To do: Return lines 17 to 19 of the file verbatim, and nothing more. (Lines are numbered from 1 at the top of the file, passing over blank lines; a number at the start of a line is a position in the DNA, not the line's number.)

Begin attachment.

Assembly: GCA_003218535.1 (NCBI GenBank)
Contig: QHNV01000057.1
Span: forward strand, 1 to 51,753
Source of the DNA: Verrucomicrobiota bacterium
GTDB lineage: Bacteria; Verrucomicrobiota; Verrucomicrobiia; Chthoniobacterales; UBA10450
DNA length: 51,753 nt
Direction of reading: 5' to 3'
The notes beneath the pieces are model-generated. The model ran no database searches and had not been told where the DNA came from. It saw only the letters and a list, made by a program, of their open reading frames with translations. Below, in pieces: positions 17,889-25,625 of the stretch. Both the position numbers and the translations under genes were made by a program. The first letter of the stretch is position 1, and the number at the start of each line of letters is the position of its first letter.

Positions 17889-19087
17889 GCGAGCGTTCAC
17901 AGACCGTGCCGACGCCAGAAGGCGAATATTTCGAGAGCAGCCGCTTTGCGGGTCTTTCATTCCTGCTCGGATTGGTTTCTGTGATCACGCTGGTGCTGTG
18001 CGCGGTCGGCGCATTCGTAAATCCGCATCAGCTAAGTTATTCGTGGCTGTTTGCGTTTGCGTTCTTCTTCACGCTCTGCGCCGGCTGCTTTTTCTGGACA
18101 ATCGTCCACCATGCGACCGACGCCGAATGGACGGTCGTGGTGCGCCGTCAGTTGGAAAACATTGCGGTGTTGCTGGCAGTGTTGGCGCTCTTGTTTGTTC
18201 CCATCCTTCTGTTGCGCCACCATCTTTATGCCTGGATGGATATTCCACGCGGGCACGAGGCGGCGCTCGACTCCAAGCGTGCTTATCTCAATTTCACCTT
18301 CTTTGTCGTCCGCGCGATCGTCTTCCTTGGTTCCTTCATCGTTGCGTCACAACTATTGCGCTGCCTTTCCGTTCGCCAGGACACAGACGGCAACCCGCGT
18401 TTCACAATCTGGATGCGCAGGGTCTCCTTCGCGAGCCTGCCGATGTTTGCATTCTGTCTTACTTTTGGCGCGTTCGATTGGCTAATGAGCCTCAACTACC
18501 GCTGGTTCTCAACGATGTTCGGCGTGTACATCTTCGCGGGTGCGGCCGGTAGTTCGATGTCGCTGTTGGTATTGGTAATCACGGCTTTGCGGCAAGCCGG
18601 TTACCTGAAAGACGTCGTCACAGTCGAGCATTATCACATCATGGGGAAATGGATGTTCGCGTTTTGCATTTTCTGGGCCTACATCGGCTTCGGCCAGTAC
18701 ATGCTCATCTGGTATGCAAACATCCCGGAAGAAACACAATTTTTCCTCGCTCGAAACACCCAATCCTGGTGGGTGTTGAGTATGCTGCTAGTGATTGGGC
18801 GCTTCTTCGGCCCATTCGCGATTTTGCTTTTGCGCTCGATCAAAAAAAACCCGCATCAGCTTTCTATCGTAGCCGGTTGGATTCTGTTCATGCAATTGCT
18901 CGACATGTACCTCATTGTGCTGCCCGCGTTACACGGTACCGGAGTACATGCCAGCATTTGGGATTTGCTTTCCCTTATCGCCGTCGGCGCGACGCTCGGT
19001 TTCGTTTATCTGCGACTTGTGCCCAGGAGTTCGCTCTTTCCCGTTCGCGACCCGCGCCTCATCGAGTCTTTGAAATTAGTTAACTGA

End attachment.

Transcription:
18501 GCTGGTTCTCAACGATGTTCGGCGTGTACATCTTCGCGGGTGCGGCCGGTAGTTCGATGTCGCTGTTGGTATTGGTAATCACGGCTTTGCGGCAAGCCGG
18601 TTACCTGAAAGACGTCGTCACAGTCGAGCATTATCACATCATGGGGAAATGGATGTTCGCGTTTTGCATTTTCTGGGCCTACATCGGCTTCGGCCAGTAC
18701 ATGCTCATCTGGTATGCAAACATCCCGGAAGAAACACAATTTTTCCTCGCTCGAAACACCCAATCCTGGTGGGTGTTGAGTATGCTGCTAGTGATTGGGC